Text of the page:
Announcing the Soundslice sheet music player

Written by Adrian Holovaty on March 17, 2014

Since PJ and I launched Soundslice in November 2012, our top-most requested feature has been support for sheet music. We've spent the last six months building that for you, and we launched it today.

Have a look at the demo. Here's a quick video I recorded showing off some of the features and benefits:

Lots of stuff is new here:

There's no way to create these standard notation versions on the site yet -- that's next on our list. For now, you can buy transcriptions in this format from Soundslice Pitch Perfect. As for the "classic" Soundslice (the YouTube version), it's still there and kicking; we're planning to make a way to automatically migrate transcriptions from the old system to the new one.

More new stuff to announce today:

We've got a lot of things happening and are now going to be focusing on building our business around this tech. If you're a music teacher, publisher, artist, or any other sort of music/tech person interested in using it, please get in touch.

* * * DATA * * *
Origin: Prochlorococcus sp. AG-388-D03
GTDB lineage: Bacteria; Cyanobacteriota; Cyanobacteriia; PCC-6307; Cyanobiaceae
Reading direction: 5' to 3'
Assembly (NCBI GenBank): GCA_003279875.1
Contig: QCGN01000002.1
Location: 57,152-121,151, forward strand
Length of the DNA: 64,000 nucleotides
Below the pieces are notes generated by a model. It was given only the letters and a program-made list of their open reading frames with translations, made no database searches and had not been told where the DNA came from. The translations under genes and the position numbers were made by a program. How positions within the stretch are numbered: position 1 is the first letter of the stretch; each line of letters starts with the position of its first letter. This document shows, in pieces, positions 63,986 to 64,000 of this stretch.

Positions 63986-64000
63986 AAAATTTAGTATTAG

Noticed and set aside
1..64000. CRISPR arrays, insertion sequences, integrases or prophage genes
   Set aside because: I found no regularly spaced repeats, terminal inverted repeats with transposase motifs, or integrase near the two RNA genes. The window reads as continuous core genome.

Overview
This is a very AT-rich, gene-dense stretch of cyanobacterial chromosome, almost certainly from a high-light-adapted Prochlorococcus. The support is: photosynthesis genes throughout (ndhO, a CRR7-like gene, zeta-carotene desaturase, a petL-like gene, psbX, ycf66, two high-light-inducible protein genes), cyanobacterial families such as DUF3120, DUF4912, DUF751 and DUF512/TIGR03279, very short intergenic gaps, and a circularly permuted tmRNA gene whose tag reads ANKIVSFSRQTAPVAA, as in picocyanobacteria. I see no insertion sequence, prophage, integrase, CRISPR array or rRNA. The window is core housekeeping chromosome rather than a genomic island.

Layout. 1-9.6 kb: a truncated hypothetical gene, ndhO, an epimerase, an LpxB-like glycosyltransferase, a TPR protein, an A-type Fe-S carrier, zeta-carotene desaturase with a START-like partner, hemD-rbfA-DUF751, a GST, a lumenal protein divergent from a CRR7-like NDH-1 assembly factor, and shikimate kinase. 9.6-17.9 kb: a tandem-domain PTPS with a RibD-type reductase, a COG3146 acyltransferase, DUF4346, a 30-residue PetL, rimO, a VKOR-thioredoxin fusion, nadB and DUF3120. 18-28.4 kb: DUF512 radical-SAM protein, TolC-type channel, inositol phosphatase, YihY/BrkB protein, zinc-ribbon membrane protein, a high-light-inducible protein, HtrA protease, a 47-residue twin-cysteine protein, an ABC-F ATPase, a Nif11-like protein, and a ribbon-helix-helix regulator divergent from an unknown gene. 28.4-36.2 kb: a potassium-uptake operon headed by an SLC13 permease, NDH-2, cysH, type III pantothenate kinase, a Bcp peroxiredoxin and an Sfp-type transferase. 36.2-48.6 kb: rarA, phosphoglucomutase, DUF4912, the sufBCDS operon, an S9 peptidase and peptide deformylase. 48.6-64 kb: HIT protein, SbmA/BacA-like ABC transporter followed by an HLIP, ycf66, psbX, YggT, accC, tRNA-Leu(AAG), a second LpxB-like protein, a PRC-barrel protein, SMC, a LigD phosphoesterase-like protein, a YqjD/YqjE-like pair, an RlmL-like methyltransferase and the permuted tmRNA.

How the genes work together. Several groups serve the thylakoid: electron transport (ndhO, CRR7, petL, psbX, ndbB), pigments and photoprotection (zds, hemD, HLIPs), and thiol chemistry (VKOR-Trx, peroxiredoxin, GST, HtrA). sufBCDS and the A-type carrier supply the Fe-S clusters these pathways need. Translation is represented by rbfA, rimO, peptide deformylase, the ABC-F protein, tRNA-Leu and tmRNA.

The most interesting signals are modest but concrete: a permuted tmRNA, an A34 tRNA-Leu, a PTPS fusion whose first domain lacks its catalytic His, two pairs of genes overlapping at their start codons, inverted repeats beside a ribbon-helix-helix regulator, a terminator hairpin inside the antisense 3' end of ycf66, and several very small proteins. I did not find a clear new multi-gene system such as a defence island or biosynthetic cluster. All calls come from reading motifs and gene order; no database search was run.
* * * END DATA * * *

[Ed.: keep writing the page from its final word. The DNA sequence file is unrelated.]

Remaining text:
Posted by Ersagun Kuruca on March 18, 2014 at 4:31 a.m.:

I love the new feature but I just tried it on my phone and it seems to be buggy and slow(android chrome). And when it works, it is somewhat blurry. So I guess you are using raster graphics for this.(canvas or sth else) I think you should consider using SVG, it would be much faster and crisper than this.

Posted by Adrian Holovaty on March 18, 2014 at 3:52 p.m.:

Ersagun: Thanks -- yes, it has that blurry look on retina screens for the moment! That's on my to-do list.

Also, SVG wouldn't be faster than canvas, as there would be hundreds of DOM elements on the page. Trust me on this one. :-)

Posted by Max Schmitt on March 20, 2014 at 5:46 a.m.:

Hi Adrian, amazing work! One of the coolest parts is, that this is responsive. It also looks beautiful. I watched your talk at 37signals yesterday and was super-impressed by the amount of attention to detail and dedication you put into this project before it became as big as it is now.

If you decided to do a talk or blog post about some of the technical details, I'd be extremely interested in that. For example - you say you can't read sheet music, how did you learn all the rules behind rendering sheet music? I imagine this to be a very complicated subject.

Anyway, thanks for your inspiring talk, I hope you have lots of success with this awesome product!

Posted by Aaron on March 20, 2014 at 10:15 a.m.:

Nice work!

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